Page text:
One form can lock claim date

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DAV helping veterans navigate new forms for secure effective date for VA claims

Securing an effective date for a benefits claim is a critical first step that should be a veteran’s first priority – even before assembling the evidence needed to support the claim. Establishing this official starting point ensures a veteran will receive the compensation they earned retroactively if their claim is granted, regardless of how long it takes to adjudicate the claim.

Laws that went into effect last year require that all claims to the VA be filed on standard forms, regardless of the type. This ended the VA’s longtime practice of informally initiating veterans’ disability claims.

“A veteran needs to ensure there is no doubt as to the effective dates of claims,” said National Service Director Jim Marszalek. “Of course, our national, department and chapter service officers, including county veteran service officers, are ready to help everyone get through and understand these new requirements.”

The standard form, VA Form 21-0966, Intent to File a Claim for Compensation and/or Pension, Survivors Pension, or Other Benefits, requires information necessary to identify and support compensation, pension and other benefit claims.

An individual or their representative can submit this form in order to establish a potential effective date for benefits and then take up to a year to gather the evidence necessary to support the claim.

The form may be submitted electronically,on paperor over the phone. It is electronically available through eBenefits. The form can be submitted there or in hard copy by mailing it to a DAV national service office. The form can also be completed over the phone by a DAV national service officer.

Submitting an Intent to File form protects an effective date of benefits for up to one year, meaning individuals seeking compensation or pension benefits will have a full year to gather and submit evidence along with the necessary claim form.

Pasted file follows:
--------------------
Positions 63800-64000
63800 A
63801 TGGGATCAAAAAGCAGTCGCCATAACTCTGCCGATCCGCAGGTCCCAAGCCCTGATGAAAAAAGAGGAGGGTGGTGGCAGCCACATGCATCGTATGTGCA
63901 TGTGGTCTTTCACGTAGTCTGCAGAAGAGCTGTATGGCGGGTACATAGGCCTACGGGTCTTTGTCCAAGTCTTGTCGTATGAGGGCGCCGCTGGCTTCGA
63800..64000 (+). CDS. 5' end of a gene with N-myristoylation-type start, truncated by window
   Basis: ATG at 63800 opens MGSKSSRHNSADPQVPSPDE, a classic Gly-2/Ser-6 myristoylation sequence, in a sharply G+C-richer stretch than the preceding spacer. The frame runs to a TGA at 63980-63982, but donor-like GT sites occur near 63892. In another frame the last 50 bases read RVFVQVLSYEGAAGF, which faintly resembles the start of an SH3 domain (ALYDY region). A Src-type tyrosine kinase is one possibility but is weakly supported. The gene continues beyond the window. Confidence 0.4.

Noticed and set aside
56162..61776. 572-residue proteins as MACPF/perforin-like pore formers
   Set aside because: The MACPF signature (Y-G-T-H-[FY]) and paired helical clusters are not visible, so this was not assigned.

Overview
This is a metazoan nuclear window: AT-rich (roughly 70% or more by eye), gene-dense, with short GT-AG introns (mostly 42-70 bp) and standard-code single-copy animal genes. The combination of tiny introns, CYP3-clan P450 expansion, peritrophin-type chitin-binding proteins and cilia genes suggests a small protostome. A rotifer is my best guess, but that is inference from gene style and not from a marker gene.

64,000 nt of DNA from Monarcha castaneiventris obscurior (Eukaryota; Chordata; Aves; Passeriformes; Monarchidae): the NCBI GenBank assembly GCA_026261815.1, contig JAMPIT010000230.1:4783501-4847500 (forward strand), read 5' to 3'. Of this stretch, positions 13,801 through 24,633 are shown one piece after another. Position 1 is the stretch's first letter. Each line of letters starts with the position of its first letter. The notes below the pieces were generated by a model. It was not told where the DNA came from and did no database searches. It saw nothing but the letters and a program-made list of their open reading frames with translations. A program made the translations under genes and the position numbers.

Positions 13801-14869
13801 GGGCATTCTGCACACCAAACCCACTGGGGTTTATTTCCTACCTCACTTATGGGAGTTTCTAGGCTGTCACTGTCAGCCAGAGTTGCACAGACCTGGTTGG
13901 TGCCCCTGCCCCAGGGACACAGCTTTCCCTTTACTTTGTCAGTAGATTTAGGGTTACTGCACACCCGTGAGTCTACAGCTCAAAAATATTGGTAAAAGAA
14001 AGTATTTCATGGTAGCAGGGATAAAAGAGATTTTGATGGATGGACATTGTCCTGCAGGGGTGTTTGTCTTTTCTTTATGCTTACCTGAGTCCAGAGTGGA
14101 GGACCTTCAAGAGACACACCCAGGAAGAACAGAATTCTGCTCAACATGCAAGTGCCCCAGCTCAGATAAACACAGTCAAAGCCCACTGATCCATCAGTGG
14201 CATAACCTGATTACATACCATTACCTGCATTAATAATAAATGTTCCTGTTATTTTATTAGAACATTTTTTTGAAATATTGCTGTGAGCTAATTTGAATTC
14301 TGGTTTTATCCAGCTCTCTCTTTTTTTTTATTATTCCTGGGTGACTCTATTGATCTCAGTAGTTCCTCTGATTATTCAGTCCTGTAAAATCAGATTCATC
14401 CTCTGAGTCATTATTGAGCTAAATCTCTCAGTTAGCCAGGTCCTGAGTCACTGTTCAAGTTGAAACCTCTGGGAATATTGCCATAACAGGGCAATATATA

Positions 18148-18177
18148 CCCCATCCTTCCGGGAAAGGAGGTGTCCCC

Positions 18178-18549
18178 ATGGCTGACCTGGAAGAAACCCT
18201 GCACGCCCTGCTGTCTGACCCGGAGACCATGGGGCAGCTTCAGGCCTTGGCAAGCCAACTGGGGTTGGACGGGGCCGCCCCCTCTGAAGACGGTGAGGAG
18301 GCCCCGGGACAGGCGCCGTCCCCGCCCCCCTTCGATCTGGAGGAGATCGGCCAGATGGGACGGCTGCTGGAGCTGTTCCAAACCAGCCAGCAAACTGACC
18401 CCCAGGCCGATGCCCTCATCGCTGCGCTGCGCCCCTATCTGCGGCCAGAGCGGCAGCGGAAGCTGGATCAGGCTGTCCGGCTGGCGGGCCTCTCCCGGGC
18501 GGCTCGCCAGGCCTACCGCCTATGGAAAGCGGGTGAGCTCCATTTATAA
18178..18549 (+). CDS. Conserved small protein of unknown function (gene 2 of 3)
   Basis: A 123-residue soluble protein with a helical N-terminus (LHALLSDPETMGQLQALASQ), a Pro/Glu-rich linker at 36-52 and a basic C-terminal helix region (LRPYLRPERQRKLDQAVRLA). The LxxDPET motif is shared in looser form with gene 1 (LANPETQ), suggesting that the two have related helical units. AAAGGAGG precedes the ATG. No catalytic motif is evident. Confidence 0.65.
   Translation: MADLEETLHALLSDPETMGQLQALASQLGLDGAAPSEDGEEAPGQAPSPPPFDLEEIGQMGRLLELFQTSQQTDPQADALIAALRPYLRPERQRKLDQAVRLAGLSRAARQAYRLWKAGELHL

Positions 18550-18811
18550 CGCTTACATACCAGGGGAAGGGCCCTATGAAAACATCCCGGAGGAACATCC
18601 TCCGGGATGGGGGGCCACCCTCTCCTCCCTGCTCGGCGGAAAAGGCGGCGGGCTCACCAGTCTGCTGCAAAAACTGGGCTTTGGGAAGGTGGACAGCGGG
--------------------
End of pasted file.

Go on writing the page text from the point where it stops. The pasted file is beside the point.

If a veterans wants to file for compensation, he or she can do so online. If that is not possible or preferred, the veteran must use the VA’s EZ forms:

  • VA Form 21-526EZ, Application for Disability Compensation and Related Compensation Benefits, is needed for paper submissions;
  • Pension claims must be filed on VA Form 21-527EZ, Application for Pension;
  • Survivors’ claims for dependency and indemnity compensation (DIC), survivors’ pension and accrued benefits must be filed on VA Form 21-534EZ, Application for DIC, Death Pension, and/or Accrued Benefits.

Veterans and survivors do not have to file fully developed claims (FDCs) when using these mandatory forms, but the VA encourages FDC participation because it can expedite delivery of benefits through the FDC program.

Also, a standardized “notice of disagreement” form is required when a claimant wishes to initiate an appeal of a VA decision. That is VA Form 21-0958, Notice of Disagreement.

“Our NSOs have been trained on these new laws and forms, and this will be a key topic in this year’s Department and Chapter Service Officer Certification Training Program,” Marszalek said. “Veterans, family members and survivors should always feel free to contact their local DAV national service office with any questions about claims, appeals and compensation.”

Contact information for those offices can be found online at DAV.org/find-your-local-office/.

Forms can be found at http://www.dav.org/veterans/standard-claim-appeal-forms/.